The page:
Social groups barely change the speed-density relationship in unidirectional pedestrian flow, but affect operational behaviours

Yanghui Hu, Jun Zhang*, Weiguo Song, Nikolai W F Bode*

*Corresponding author for this work

Research output: Contribution to journalArticle (Academic Journal)peer-review

Abstract

Pedestrian crowds are not homogeneous. One common distinguishing characteristic is the membership in social groups based on friendship or families, for example. It is important to understand how these social groups affect pedestrian dynamics to inform their consideration in safety planning. Despite previous work on social groups, there is a paucity of controlled experiments on their effect under normal conditions which is crucial to delineate relative risks to pedestrians in non-emergency situations. To address this, we present results from controlled experiments on the influence of dyadic social groups in unidirectional pedestrian flow. We consider crowds comprised of 100%, 67%, or 0% social groups. Our experimental setting results in crowd densities between 1.25 to 4.0 pedestrians per m2. We find that while the relationship between pedestrian speed and density is affected by the presence of social groups, the size of this effect is smaller than the overall variability of observations. In contrast, we find clear differences in movement dynamics between individuals and social groups. Social groups move at slower speeds and overtake others less frequently. Regardless of pedestrian density, social groups are further away from the next-closest pedestrian than individuals are, suggesting there is a larger empty space around social groups. These findings suggest when social groups need to be considered in safety management and modelling under normal conditions. At a macroscopic level, described by speed-density relationships, social groups need not be considered explicitly but when considering a microscopic level, including overtaking and personal space, they should be considered explicitly.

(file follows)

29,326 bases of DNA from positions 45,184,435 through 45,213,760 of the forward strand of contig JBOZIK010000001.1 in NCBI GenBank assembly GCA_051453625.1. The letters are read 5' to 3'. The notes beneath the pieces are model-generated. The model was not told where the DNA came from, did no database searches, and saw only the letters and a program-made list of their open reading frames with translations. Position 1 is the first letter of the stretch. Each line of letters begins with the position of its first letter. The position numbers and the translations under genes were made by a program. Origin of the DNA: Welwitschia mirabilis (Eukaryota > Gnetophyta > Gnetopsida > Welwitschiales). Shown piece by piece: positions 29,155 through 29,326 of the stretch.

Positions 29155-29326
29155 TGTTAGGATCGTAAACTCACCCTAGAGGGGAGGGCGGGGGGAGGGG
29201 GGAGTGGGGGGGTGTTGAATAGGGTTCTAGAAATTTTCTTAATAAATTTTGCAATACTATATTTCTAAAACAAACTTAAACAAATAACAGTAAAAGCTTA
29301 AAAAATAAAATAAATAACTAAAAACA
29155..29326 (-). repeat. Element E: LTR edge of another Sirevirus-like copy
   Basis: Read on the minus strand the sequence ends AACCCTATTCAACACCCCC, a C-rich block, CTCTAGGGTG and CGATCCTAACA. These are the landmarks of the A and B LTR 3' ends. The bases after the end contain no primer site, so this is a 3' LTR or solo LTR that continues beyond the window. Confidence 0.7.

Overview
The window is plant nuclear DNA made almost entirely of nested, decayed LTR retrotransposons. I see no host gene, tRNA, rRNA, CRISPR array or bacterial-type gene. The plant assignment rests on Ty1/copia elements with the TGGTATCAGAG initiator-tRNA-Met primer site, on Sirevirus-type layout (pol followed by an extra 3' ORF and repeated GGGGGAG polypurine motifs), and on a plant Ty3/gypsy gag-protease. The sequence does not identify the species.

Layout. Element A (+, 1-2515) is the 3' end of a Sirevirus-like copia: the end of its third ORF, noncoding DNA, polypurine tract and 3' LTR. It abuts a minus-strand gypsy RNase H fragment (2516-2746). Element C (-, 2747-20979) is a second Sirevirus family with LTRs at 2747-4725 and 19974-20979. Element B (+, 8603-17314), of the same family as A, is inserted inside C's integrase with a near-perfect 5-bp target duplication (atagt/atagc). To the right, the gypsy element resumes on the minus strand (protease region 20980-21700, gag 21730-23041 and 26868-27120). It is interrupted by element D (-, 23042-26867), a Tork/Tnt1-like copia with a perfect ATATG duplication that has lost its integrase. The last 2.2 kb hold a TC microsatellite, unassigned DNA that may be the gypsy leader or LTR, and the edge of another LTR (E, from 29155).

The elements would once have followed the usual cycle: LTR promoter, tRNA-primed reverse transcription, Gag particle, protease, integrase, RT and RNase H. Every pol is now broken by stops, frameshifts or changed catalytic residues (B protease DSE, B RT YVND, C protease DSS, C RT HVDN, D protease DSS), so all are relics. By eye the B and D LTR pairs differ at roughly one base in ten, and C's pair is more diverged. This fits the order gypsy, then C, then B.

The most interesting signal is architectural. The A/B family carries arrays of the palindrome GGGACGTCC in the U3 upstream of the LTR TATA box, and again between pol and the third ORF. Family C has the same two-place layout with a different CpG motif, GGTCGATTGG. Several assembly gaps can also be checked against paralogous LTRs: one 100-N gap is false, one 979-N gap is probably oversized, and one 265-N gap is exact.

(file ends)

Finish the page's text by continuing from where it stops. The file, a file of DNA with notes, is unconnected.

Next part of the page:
Original languageEnglish
Article number105259
Number of pages12
JournalSafety Science
Volume139
Early online date26 Mar 2021
DOIs
Publication statusE-pub ahead of print - 26 Mar 2021

Keywords

  • pedestrian dynamics
  • social groups
  • fundamental diagram
  • operational behaviours
  • spatial pattern

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